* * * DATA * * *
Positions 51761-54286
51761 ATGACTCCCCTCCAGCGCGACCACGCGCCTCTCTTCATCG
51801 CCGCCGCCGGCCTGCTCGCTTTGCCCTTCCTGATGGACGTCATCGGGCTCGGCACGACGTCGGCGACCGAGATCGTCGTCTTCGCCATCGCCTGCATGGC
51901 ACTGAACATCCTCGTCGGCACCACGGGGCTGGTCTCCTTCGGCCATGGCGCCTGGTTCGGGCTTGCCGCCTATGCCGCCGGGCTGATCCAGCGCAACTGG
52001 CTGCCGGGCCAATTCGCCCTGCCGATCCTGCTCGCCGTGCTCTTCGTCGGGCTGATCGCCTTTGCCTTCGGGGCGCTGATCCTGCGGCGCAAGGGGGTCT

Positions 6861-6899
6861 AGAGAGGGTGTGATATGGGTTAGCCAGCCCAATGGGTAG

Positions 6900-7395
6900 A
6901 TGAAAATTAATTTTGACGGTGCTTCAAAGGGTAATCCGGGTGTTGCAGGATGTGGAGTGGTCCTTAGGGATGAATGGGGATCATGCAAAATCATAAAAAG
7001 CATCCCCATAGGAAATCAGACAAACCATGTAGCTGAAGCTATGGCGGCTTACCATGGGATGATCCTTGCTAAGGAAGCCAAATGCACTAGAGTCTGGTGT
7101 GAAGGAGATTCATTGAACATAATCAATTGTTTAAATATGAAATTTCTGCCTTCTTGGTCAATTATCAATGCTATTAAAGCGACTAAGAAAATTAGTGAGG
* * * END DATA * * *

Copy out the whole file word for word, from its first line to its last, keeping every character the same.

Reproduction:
Positions 51761-54286
51761 ATGACTCCCCTCCAGCGCGACCACGCGCCTCTCTTCATCG
51801 CCGCCGCCGGCCTGCTCGCTTTGCCCTTCCTGATGGACGTCATCGGGCTCGGCACGACGTCGGCGACCGAGATCGTCGTCTTCGCCATCGCCTGCATGGC
51901 ACTGAACATCCTCGTCGGCACCACGGGGCTGGTCTCCTTCGGCCATGGCGCCTGGTTCGGGCTTGCCGCCTATGCCGCCGGGCTGATCCAGCGCAACTGG
52001 CTGCCGGGCCAATTCGCCCTGCCGATCCTGCTCGCCGTGCTCTTCGTCGGGCTGATCGCCTTTGCCTTCGGGGCGCTGATCCTGCGGCGCAAGGGGGTCT

Positions 6861-6899
6861 AGAGAGGGTGTGATATGGGTTAGCCAGCCCAATGGGTAG

Positions 6900-7395
6900 A
6901 TGAAAATTAATTTTGACGGTGCTTCAAAGGGTAATCCGGGTGTTGCAGGATGTGGAGTGGTCCTTAGGGATGAATGGGGATCATGCAAAATCATAAAAAG
7001 CATCCCCATAGGAAATCAGACAAACCATGTAGCTGAAGCTATGGCGGCTTACCATGGGATGATCCTTGCTAAGGAAGCCAAATGCACTAGAGTCTGGTGT
7101 GAAGGAGATTCATTGAACATAATCAATTGTTTAAATATGAAATTTCTGCCTTCTTGGTCAATTATCAATGCTATTAAAGCGACTAAGAAAATTAGTGAGG